Thinking about human behavior and puzzling through why people do the things they do is a fundamental part of who I am. And it has been working against me. Trying to understand people’s rationalizations and lack of critical thinking when it comes to politics and COVID hasn’t helped me understand the world in a constructive way. Instead, it has broken my heart.

So I’m practicing setting aside a part of what makes me who I am. Just for a while. Because I can’t radically accept what is happening if my mind is in a constant knot, trying to figure out why people are making decisions that I cannot fathom. And trying to fathom those decisions? I’m also working on not doing that.

Acceptance has been critical for me to cope with chronic migraine. And I’ve learned to apply it to many other situations in my life. But I hadn’t thought to apply it to 2020 even though it has the hallmarks of a situation where acceptance is essential—major, life-changing problems that I have almost no control over. (Note the “almost” in the previous sentence. Despite accepting that I have migraine, I never stopped trying to find relief. The same is true for social and political problems. Acceptance and working toward change can coexist.)

In the 10 days since I began working on radical acceptance of the current state of America, I’m doing better. My stress is lower, my angst is less, and even my migraine attacks are more typical. I’m still angry and sad, but I’m not overwhelmed. Right now, that feels like a win.

Treatment

SpringTMS, sTMS mini Alternatives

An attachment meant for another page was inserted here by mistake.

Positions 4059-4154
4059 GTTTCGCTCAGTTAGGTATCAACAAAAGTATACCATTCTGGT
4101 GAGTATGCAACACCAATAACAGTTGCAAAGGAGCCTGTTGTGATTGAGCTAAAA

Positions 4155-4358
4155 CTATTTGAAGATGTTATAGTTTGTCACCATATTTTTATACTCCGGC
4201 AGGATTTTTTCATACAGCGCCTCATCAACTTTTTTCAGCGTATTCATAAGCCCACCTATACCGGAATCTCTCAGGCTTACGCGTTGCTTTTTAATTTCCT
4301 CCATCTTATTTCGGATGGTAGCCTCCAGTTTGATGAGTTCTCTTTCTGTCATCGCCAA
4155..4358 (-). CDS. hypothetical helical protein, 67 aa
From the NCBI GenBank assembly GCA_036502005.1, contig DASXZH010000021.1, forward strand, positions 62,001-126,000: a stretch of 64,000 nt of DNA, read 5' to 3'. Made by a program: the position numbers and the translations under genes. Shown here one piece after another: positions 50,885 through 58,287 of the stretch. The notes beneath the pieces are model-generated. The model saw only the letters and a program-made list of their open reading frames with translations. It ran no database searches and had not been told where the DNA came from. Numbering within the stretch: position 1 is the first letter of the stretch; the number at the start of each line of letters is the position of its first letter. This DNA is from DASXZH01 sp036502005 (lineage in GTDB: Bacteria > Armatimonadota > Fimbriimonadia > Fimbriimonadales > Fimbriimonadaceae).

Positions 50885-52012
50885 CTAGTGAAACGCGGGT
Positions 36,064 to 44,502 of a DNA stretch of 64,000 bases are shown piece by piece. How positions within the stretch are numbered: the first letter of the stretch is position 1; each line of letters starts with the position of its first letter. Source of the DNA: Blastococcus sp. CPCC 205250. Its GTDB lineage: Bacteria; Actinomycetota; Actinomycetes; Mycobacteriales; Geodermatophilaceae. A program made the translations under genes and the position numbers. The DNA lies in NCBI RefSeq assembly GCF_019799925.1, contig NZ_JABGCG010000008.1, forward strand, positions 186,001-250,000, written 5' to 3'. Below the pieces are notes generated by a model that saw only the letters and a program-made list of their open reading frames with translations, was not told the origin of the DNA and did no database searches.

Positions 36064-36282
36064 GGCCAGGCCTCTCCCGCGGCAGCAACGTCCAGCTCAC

If you had success with the SpringTMS or sTMS mini, what can you do for treatment in the wake of the eNeura bankruptcy news? A number of you have asked this question and, unfortunately, there’s no great answer. eNeura had no backup plan in place for patients to continue accessing the device and there’s no news about another company purchasing the assets. (Though it’s been just over two months since eNeura filed for bankruptcy, so that may still happen in time.)

Here are some ideas for alternatives to talk to your health care provider about.

TMS stands for transcranial magnetic stimulation. This technology first became known as an in-office treatment for depression and is offered by psychiatrists. If you only used the SpringTMS as an acute treatment, it’s worth checking to see if any psychiatrists near you offer the treatment in their offices. The device and protocol are different, but the basic technology is the same. A psychiatrist might be willing to work with you to find an effective use for migraine. (I admit this is a long shot. It’s the only way I know to access TMS currently.)

Transcranial direct current stimulation (tDCS) is a less well-known therapy that has been studied for migraine. When I first wrote about TMS, a tDCS researcher reached out to tell me that he thought tDCS was a more effective treatment. That’s about all I can tell you—it has been researched and has shown some promise—but I don’t know how similar it is to TMS. It does seem closer to TMS than the other available devices, but my take is not rooted in a careful scientific analysis. However, it is something to talk to your health care provider about in case tDCS is a good alternative for you.